By Oakland L. Childers
By Kelsey McClure
By Melinda Cooper
By Allison Babka
By Christian Schaeffer
By Allison Babka
By Melinda Cooper
By RFT Music
The resurgence of vinyl — accompanied by the apparent death of the CD format and continued popularity of digital music — is a phenomenon that might be called predictable. To many music fans, the convenience of MP3s has rendered CDs a waste of plastic. Record albums, meanwhile, have become an obsession for a new generation of collectors jaded by 99 cent iTunes singles and the disposable nature of compact discs. Besides an emphasis on artwork, LPs are generally considered to have better sound quality — and their imperfections are charming, not irritating.
The resurgence of cassettes is a trend that's more unexpected. Unlike LPs, tapes aren't particularly known for superior sound quality — and unlike CDs or MP3s, they're generally not the most convenient option for portable music. Yet area retail stores still carry blank tapes, and local record stores dedicate precious shelf space to cassettes. So what do cassettes have to offer — and why are cassettes reappearing in the collective consciousness while rapidly disappearing off thrift store shelves?
For starters, to many music fans, cassettes are still the ideal format for a music mix. Two south-city DJs recently found a way to secure the pleasure of receiving such a token on a monthly basis by starting their very own tape-trading club, simply called Mixtape Club. For the past five months, a group of close friends and strangers have met up to exchange tapes.
"There was talk of starting one for a while, and then it just kind of got to the point where it's like, Fuck it, let's actually do this," says cofounder Luc Michalski. "So we just set a date [and] told everybody. At the first meeting we had twenty people there, and fifteen traded. It was awesome."
Adds Michalski's co-conspirator, Ashley Hohman: "It was actually Luc's idea. Amongst friends we trade tapes a lot, but we thought it would be a good idea to get a group of people together who are really into making mixtapes and expand it to a larger audience — people who had never made a mixtape before or have never received a mixtape. So I just kind of opened it up to a larger group. It was his baby, [and] I thought it was a great idea."
"Club" is a somewhat deceptive moniker, as membership is loose and fluid, and anyone is welcome to show up as they like. According to Michalski, "You make a mixtape however you want to, and then you show up. We put our names in a hat, and you draw a random name, and that's whose tape you get. That's pretty much it."
Although CDs are tolerated, they're not allowed to mix with the tapes. "Our unofficial rule is, Whatever, if that's all you got, bring it, but you're not gonna get a tape," Michalski says. "If two people show up with CDs, [that's] awesome. They get to trade. But you're not gonna burn a CD and go home with a tape."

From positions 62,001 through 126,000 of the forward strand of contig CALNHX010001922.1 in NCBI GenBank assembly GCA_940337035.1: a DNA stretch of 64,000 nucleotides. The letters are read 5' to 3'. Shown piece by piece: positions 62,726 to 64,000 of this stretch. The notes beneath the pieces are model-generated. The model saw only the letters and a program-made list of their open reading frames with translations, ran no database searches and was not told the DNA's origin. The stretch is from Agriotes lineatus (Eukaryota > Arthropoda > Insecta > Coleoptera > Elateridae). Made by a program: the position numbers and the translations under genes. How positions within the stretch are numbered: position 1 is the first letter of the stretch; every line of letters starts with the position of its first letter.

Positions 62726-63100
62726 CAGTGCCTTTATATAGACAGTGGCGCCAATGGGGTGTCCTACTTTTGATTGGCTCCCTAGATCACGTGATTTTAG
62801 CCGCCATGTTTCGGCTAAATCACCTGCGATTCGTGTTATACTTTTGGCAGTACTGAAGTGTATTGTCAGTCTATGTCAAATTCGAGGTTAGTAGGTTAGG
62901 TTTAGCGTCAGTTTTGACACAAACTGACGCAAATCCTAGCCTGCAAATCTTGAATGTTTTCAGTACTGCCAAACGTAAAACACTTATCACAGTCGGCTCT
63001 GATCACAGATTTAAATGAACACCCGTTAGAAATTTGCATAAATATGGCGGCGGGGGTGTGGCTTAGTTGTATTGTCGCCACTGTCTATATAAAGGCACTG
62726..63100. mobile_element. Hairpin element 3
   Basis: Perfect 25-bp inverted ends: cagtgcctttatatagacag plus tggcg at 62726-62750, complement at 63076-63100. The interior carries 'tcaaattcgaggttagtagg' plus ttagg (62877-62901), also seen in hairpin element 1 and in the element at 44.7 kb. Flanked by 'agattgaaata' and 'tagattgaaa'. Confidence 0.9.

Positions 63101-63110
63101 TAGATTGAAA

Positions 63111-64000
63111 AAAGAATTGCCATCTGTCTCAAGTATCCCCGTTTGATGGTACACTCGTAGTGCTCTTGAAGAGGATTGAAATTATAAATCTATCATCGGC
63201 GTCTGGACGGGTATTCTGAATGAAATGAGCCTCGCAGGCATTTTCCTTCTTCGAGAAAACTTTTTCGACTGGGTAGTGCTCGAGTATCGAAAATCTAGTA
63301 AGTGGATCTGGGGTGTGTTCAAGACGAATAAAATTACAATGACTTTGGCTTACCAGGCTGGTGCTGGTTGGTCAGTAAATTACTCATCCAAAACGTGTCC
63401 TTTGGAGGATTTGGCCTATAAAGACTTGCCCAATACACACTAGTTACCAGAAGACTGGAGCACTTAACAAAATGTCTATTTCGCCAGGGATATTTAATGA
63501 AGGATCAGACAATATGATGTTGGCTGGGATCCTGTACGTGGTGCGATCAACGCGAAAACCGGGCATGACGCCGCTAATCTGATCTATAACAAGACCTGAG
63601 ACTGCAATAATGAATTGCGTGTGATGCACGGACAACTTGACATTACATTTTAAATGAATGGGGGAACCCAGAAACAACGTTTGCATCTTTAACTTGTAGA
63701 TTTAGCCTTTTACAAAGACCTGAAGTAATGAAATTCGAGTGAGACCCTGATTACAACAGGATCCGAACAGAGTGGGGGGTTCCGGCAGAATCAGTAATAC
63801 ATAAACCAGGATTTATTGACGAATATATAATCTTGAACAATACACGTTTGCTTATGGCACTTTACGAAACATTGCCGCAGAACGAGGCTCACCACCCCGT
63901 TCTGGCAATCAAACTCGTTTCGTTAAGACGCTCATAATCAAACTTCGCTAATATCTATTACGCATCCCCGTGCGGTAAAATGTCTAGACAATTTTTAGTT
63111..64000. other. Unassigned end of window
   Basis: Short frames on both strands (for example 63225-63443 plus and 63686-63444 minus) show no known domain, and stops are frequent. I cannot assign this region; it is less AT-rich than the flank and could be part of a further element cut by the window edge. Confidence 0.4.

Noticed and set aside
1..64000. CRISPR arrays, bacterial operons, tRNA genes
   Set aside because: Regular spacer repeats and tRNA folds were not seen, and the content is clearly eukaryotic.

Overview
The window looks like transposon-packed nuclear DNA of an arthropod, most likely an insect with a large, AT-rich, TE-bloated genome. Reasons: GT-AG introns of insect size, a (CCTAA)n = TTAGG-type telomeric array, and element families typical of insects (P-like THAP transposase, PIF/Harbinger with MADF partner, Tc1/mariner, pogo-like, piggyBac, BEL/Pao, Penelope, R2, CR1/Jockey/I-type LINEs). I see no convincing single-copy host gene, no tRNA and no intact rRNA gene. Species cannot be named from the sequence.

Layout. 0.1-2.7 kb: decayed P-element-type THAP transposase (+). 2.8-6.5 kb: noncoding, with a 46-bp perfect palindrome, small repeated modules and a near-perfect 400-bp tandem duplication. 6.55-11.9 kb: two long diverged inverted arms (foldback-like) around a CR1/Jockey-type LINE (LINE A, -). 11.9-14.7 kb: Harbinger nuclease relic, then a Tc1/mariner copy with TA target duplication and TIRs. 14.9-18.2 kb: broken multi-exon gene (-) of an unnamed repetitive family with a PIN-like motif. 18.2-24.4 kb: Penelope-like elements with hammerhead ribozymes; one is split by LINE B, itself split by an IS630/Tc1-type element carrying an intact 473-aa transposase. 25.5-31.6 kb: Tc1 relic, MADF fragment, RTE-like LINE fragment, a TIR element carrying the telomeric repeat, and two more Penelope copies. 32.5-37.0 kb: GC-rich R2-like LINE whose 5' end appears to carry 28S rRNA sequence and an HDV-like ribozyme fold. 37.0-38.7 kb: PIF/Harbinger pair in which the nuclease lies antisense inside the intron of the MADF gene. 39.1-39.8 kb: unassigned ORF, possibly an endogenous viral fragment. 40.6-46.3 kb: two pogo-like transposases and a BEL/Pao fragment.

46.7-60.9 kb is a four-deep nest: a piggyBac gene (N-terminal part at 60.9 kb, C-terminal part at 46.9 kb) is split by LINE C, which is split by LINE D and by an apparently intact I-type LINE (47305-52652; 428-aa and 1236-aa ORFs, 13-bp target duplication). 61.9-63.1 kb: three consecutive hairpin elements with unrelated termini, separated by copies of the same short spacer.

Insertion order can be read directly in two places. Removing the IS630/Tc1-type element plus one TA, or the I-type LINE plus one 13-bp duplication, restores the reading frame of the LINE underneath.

So why is the club exclusively cassette-oriented, and why does it shun the CD mix? Michalski shares the mindset that's making CDs less and less viable to music consumers. "For me, CDs are entirely disposable, and they can be just recreated over and over," he says. "There's nothing to it — you lose one, you just burn another one. [With] vinyl...I can hold a record that people have enjoyed for 30 years. Same with tapes. There's more story behind it, there's more history, there's more soul to it. There's better sound with vinyl, of course. That's not even worth preaching on. There's also just this counterculture rebelling against digital blah blah blah, that whole aspect. I just love 'em both." Here he pauses to roll up his sleeve, revealing a cassette tattoo on his arm. "I'm committed."
The process of creating a mixtape is something the members of the club are very passionate about — after all, it involves a lot of creativity, beyond just choosing songs or working around a theme. Hohman especially enjoys creating artwork for them. "It's more personal," she says. "It's kind of creating a little piece of you to share with someone else. And there are also other great things involved in making a mixtape. Mixtape art is something I value a lot; it's my favorite part."
Both Mixtape Club founders have also discovered plenty of new music due to their tape-trading experiences. Says Hohman: "[On] a mixtape I received this year from a friend, there was this band called Catatonic Youth. That's been my favorite thing I've learned about from receiving a mixtape." The process of making and receiving mixes leads to the purchase of more records — which inevitably leads to more new mixes to share. "The tape that I got last month was fantastic, and I bought a couple of records [because of it]," Michalski says. "That's almost the whole point — that's why it's awesome. I didn't know about those bands until I got that tape."
In many ways, the return of the cassette has been influenced by vinyl's big comeback. Some might even be lured into the world of cassettes because of their love for LPs, Hohman notes. "When people are getting into vinyl, they realize that cassette culture was also very vital when vinyl was very vital and that a lot of bands in the '80s and early '90s also released tapes and traded tapes," she says. "A lot of records now that are being reissued will [have] bonus tracks from cassette demos." And Michalski points out that although tapes are making somewhat of a comeback, they'd never been completely absent: "[The cassette] is something that I think in the punk culture has always been really prevalent, but maybe it's just more in the open now."